There have been perhaps two significant moments that lead Amir El Masry towards acting. One was onstage in a school play, dressed in a catsuit that his mum had made him, thriving on the electric feeling of entertaining an audience. The other was a chance encounter with the late, great Omar Sharif. Like a scene out of a movie, after a two hour conversation with his hero, who he loved watching in Lawrence of Arabia, Amir was gifted Omar Sharif’s ticket to his premiere and was told to talk to the director he would be sitting next to. This was Amir’s big break.
After starring in the Egyptian film, Ramadan Mabrouk Abul-Alamein Hamouda, Amir went to Royal Holloway to study Criminology and Sociology and then went on to LAMDA, keen to learn the craft of acting from the beginning. However, when Jon Stewart, of the Daily Show wanted to cast Amir in Rosewater, alongside Gael Garcia Benal and Claire Foy, amongst others, he left drama school and worked his way up. Often he had to take roles that he felt were very stereotypical, where he was cast as terrorists or victims. When the opportunity to star in Limbo came up, about refugees seeking asylum on a remote Scottish island, directed by fellow BAFTA Breakthrough Ben Sharrock, Amir was blown away by the nuances of his character and had never before laughed and cried while reading a script.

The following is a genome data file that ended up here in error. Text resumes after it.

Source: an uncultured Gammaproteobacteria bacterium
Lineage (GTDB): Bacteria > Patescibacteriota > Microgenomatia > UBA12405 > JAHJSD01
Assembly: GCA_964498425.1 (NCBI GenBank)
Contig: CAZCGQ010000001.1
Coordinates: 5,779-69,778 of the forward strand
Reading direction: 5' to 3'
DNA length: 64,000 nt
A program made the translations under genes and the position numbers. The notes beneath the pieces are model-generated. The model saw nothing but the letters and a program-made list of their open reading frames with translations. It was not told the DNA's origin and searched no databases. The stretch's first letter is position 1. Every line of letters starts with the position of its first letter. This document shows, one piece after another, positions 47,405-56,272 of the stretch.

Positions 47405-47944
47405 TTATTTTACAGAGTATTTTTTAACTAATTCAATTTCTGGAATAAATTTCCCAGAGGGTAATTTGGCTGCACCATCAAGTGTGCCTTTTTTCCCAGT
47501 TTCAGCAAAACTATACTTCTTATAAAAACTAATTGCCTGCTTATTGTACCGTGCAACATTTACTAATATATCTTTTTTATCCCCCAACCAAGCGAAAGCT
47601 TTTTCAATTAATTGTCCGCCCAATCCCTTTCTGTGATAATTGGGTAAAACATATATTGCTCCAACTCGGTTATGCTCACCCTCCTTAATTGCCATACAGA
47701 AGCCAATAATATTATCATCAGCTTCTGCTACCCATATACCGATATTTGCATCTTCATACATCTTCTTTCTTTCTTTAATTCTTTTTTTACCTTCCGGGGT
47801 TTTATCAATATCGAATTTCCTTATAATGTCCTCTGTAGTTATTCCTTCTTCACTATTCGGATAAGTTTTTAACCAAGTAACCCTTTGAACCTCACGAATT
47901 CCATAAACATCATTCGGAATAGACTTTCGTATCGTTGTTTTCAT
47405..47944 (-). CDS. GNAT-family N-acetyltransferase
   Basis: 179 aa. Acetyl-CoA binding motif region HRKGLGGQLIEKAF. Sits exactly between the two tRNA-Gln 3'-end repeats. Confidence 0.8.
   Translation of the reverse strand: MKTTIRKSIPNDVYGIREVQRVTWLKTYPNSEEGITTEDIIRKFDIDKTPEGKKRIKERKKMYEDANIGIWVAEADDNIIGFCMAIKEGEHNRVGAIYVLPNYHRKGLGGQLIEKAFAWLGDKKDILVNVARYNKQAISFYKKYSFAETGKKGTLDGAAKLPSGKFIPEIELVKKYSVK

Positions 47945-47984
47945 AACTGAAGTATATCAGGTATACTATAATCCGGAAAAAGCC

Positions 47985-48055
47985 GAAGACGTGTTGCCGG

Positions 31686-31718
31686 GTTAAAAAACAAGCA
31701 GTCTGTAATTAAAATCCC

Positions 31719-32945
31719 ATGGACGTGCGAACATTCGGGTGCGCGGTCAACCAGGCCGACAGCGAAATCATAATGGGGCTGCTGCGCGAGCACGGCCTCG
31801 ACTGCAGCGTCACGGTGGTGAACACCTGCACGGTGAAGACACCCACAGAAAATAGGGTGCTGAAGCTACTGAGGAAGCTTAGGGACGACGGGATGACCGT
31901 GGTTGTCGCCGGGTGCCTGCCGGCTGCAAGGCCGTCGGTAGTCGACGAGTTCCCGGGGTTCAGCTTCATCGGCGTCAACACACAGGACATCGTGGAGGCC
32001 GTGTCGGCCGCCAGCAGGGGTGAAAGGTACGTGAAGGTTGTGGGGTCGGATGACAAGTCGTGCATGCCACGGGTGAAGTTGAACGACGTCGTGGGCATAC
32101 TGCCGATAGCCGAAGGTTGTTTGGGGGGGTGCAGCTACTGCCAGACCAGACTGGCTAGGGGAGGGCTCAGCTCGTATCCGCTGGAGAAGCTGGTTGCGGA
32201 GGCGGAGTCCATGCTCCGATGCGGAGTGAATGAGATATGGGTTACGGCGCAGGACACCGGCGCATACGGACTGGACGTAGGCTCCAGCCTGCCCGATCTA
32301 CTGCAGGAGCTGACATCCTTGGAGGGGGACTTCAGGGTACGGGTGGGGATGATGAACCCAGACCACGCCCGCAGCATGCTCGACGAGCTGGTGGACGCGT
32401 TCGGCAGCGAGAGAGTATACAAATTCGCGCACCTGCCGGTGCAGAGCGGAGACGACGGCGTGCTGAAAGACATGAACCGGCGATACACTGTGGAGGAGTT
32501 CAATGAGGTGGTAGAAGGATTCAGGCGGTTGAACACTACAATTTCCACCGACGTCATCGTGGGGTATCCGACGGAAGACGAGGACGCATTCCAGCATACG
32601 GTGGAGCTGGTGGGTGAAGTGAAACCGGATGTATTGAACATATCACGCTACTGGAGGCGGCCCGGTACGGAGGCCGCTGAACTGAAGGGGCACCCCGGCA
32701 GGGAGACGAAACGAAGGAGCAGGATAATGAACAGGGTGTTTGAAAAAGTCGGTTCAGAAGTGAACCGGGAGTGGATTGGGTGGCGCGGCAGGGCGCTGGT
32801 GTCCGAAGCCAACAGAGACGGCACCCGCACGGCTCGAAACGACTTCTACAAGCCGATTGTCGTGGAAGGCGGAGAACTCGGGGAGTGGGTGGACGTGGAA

Looking at the incredible roster of the people who have been BAFTA Breakthroughs before him, Amir feels as though he is standing on their shoulders, inspired by Florence Pugh’s trajectory in particular. He feels massively encouraged by the fact that BAFTA wants to be on the right side of the narrative by offering so much support, especially after so many years of not seeing people who look like him in the roles that he would like to play.